Centrica, the owner of British Gas, is to combine its exploration and production business with Oslo-based Bayerngas Norge in the latest example of European utilities trimming their legacy oil and gas portfolios to concentrate on core services such as energy supply and services.
Centrica will own 69 per cent of the new joint venture and the remaining 31 per cent will be held by Bayerngas Norge’s shareholders, who are led by Stadtwerke München (SWM), a Munich-based company whose investments include energy, transport and swimming pools.
The joint venture will have have its own board and will operate as a separate company but will remain on Centrica’s balance sheet, the UK company said on Monday. It is expected to lead to up to £150m of cost savings.
The combined business will own exploration and development assets in the UK, Netherlands, Norway and Denmark, two-thirds of which will be gas. Combined production this year is estimated at 50-55 million barrels of oil equivalent from 27 producing fields.
The deal, which is expected to close in the fourth quarter of this year, subject to regulatory approvals, is the latest example of European utilities distancing themselves from legacy exploration and production businesses. French utility Engie earlier this year struck a $3.9bn deal to sell its exploration and production assets to Neptune Energy, a company set up by Sam Laidlaw, the former chief executive of Centrica.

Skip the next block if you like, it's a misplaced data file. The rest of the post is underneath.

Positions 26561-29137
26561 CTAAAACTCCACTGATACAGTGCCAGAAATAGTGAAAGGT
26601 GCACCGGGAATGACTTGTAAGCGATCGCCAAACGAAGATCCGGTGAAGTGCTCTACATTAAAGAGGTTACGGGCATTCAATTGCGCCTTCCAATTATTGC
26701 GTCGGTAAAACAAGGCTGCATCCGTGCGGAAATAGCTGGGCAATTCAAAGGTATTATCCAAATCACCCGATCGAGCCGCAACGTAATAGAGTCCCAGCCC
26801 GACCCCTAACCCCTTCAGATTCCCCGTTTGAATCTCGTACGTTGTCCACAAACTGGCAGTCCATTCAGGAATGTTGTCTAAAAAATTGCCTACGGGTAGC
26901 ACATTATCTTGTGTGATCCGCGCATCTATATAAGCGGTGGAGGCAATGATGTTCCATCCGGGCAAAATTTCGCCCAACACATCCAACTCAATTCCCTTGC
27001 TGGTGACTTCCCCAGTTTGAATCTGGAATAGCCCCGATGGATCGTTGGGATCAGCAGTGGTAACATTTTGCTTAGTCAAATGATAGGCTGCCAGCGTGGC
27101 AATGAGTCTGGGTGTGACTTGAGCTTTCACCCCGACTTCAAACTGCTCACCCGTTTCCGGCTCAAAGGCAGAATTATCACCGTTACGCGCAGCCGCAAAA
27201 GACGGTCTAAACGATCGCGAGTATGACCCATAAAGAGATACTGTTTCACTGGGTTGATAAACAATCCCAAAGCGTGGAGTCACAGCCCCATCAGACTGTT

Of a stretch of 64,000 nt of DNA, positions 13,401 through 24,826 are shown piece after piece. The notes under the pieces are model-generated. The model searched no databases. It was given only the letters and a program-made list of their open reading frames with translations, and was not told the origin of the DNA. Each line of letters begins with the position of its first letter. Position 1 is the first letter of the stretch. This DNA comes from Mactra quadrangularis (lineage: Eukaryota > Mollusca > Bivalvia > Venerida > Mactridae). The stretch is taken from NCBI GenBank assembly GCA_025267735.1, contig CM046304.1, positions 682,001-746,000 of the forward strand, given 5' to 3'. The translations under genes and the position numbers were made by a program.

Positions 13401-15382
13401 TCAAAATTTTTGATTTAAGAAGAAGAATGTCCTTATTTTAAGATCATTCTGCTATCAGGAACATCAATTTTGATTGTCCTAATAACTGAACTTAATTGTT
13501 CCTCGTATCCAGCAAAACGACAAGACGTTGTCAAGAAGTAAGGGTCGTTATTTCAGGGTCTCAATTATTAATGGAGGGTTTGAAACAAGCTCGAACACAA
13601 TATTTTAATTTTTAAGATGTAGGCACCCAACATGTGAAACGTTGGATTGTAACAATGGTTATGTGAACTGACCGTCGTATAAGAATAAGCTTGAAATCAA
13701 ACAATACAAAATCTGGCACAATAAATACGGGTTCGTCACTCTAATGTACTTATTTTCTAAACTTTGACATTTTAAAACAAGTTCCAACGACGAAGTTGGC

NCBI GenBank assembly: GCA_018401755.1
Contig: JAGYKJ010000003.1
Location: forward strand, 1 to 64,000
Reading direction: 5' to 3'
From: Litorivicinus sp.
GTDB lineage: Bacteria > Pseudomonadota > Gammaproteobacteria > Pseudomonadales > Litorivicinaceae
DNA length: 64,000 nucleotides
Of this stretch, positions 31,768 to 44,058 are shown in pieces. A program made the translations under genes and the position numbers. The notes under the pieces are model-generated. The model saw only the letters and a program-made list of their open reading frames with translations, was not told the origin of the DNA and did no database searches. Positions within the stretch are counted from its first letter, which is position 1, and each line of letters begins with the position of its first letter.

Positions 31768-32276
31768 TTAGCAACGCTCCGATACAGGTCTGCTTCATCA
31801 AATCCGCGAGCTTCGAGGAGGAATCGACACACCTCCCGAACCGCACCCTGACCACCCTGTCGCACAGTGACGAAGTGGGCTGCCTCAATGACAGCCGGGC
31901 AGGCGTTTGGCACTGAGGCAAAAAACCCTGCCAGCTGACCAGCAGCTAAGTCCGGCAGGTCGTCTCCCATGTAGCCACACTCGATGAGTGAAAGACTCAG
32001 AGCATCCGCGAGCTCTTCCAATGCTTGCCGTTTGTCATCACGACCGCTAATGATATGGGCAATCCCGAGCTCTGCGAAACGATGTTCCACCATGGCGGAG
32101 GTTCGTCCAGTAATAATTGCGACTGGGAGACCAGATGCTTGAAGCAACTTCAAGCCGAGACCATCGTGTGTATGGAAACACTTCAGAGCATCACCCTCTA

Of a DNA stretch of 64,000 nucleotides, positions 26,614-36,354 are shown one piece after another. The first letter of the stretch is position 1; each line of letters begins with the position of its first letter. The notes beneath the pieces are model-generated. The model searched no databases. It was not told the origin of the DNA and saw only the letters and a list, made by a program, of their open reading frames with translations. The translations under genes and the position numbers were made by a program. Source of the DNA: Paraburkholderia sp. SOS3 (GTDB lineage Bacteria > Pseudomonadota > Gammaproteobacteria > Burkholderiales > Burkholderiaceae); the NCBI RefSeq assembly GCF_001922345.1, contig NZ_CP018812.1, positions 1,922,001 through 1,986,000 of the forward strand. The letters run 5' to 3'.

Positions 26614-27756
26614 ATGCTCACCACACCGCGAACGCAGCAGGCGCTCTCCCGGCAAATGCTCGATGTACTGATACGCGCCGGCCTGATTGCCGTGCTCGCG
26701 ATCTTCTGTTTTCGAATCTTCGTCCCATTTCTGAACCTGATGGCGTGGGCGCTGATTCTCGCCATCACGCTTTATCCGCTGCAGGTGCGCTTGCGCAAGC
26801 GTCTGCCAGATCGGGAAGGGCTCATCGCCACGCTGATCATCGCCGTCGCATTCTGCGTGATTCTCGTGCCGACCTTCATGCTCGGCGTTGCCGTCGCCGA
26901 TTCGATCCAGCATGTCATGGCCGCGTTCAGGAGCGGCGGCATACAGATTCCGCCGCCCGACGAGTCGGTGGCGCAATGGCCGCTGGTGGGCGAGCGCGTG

Mr Laidlaw’s successor at Centrica, Iain Conn, has since 2015 been re-shaping the business, scaling back exploration production and also selling large, centralised power stations to focus on consumer and business-facing services such as energy supply. Centrica will continue to own and operate smaller power plants to generate electricity at peak times as it believes the boom in renewable energy and more households owning their own solar panels will dramatically reduce the need for large, central power stations.
Mr Conn said:
As part of our strategy of 2015, we have been aiming to develop a more focused and stronger E&P business which will contribute to the resilience of the Group while limiting Centrica’s E&P participation. Alongside the recently-announced disposals of our Canada and Trinidad & Tobago assets, this joint venture creates a larger, more sustainable and more capable European E&P business and brings together like-minded shareholders who have a shared strategic vision on the role of E&P.